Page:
Simplify (KISS). While I acknowledge that running a successful manufacturing business can be complex and highly technical, you'll want to simplify things as much as possible. Your ability to grow and succeed will be largely dependent on the learnability of your systems and processes. You'll want things to be as easily understood and memorable as possible. The quicker processes can be learned and executed on, the quicker you'll be able to onboard new employees, promote existing employees, and see the benefits on the bottom line. In many cases, less is more. Simplify, reduce complexity, and eliminate redundancies.
Begin with the highest return tasks. If you're starting from scratch, this might seem intimidating. As always, start with documenting the systems and procedures that will provide you with the highest return once they are established. As the owner and operator, ask yourself these questions and see if anything jumps out at you:
Work outward until the whole business is systematized. An effective operating system will be made up of several core components. This would include but not be limited to:
These systems compiled into an effective operating system is your secret sauce. A learnable operating system that allows you to manage the business efficiently and productively. The key element that will allow you to reach your endgame with joy in your heart and a smile on your face. Now isn't that something? TIP: If your name is in the process, re-write it, as it won’t be scalable.
Roll it out. Don't go through the trouble of establishing an operating system for your business just to stick it on the shelf and allow it to collect dust. You need to roll it out across the organization. Implementing any new system will have its challenges, but communication, consistency and commitment are the name of the game. If you encounter issues with the operating system, make changes as you go.
Your way of doing business will be the culmination of your experience, mistakes, and lessons learned all packaged up in a way that is easily taught and learned. It'll be unique to you. If you’ve observed an employee completing a task and thought to yourself: "That's not how I would do it!", maybe this is an opportunity to distill the best ideas from your team and settle on the best process for your company.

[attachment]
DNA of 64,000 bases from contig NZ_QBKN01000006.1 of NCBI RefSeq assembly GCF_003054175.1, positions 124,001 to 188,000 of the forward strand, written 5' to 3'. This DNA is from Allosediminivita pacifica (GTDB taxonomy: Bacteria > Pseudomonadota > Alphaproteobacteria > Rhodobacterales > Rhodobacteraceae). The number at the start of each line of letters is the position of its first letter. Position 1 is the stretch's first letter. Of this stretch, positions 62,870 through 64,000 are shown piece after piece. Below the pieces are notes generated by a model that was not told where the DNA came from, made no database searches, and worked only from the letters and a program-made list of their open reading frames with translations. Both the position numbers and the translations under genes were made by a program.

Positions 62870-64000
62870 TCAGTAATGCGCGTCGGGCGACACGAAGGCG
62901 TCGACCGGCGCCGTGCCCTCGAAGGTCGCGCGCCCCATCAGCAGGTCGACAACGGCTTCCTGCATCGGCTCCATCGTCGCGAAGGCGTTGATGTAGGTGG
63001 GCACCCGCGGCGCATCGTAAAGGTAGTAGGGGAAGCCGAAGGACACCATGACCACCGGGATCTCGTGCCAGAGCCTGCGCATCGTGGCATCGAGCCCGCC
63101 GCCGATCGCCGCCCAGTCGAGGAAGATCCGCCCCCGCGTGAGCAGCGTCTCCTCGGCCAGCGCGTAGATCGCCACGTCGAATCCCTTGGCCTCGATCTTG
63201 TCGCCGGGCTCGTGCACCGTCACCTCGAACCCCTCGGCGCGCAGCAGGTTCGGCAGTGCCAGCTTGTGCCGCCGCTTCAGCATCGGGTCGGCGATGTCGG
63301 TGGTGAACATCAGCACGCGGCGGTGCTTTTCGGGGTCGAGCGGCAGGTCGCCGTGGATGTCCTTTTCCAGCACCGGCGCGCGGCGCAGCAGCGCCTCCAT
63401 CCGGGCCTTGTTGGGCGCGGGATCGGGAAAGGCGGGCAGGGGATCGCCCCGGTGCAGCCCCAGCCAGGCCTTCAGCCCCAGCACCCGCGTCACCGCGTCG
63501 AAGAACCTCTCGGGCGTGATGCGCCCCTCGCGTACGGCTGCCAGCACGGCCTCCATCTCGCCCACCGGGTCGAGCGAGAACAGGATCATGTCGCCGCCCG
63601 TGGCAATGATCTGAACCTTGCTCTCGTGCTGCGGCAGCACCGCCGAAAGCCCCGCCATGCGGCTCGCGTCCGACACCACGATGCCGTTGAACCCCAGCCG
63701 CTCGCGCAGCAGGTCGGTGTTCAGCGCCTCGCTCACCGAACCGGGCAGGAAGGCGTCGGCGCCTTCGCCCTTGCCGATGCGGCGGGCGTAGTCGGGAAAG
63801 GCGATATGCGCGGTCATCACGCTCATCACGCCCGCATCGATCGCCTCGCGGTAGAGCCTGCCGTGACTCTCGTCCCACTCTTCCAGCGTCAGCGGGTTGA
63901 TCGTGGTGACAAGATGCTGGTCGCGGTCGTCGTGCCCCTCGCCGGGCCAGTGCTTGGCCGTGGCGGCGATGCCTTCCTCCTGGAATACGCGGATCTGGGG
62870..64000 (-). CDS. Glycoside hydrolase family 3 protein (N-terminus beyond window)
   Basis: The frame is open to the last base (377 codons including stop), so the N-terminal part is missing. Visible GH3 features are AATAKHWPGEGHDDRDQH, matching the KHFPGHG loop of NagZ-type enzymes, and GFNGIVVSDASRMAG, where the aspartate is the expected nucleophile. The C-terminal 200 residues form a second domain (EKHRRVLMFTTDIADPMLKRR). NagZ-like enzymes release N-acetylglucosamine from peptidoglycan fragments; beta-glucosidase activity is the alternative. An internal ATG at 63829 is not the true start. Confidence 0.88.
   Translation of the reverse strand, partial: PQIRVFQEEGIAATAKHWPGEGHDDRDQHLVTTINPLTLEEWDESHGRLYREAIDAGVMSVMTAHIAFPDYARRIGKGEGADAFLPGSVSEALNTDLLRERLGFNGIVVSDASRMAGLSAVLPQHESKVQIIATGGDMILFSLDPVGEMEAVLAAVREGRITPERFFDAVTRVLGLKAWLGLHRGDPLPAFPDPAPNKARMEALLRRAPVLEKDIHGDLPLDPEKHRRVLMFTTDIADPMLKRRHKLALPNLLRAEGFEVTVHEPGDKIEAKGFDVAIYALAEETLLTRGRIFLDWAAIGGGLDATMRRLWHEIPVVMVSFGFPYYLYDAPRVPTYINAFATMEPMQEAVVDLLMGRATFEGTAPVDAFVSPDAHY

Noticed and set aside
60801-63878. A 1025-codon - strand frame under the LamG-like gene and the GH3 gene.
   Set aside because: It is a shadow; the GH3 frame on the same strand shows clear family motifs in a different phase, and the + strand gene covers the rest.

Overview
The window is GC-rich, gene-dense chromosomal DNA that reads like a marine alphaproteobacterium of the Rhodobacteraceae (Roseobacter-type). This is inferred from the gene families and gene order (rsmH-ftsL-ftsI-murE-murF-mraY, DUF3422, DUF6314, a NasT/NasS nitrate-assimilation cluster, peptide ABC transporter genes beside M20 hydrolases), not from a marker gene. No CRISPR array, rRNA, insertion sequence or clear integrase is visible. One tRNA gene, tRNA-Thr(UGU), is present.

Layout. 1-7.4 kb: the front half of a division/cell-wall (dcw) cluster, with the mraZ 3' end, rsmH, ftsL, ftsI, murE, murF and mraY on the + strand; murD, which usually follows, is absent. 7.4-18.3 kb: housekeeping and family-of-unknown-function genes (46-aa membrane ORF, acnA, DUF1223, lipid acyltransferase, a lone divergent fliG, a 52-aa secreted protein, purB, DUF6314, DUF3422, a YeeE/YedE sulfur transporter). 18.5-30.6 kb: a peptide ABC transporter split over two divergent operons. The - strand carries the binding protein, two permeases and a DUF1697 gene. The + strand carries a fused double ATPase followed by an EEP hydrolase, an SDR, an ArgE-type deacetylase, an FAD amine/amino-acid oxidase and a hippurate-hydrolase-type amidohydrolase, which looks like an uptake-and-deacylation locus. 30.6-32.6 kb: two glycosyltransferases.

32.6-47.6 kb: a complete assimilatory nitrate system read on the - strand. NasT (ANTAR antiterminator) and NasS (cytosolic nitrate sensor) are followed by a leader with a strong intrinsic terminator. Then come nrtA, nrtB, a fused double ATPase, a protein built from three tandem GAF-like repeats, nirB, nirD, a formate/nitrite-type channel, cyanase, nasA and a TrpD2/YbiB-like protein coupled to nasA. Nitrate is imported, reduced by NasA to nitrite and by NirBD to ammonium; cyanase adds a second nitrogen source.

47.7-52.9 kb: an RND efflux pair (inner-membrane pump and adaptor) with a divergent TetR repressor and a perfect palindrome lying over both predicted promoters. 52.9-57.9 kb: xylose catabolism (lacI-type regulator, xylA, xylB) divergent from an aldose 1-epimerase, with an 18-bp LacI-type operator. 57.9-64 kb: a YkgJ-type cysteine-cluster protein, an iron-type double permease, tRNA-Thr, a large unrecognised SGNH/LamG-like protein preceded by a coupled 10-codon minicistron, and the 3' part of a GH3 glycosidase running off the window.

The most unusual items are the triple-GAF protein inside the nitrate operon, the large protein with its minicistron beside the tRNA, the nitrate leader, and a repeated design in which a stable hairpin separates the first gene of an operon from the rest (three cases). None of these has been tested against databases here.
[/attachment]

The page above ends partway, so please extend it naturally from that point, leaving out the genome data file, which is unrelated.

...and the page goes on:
How ProShop can help.
ProShop plays a key role in the operating system of 100's of Machine Shop businesses. This is our superpower, and ProShop becomes the backbone of nearly every essential process within the shop. Processes and procedures can be easily documented and retrieved within ProShop so that each employee has access to detailed work instructions, regardless of their department. The built-in training module and org chart can be used such that specific training can be linked to specific employee roles to ensure access to comprehensive training for new and existing employees alike. When all processes are housed in one paperless system, efficiency skyrockets, and throughput increases on the order of 25%. As employees manage processes, key information is recorded and concisely displayed in dashboards so that shop owners know exactly how the business is performing and can respond by making informed decisions and coaching their teams to continuously improve the processes.
When the culmination of this work is completed, you’ll have a smooth running, profitable and valuable business that will give you myriad options for a very successful future for you and your business.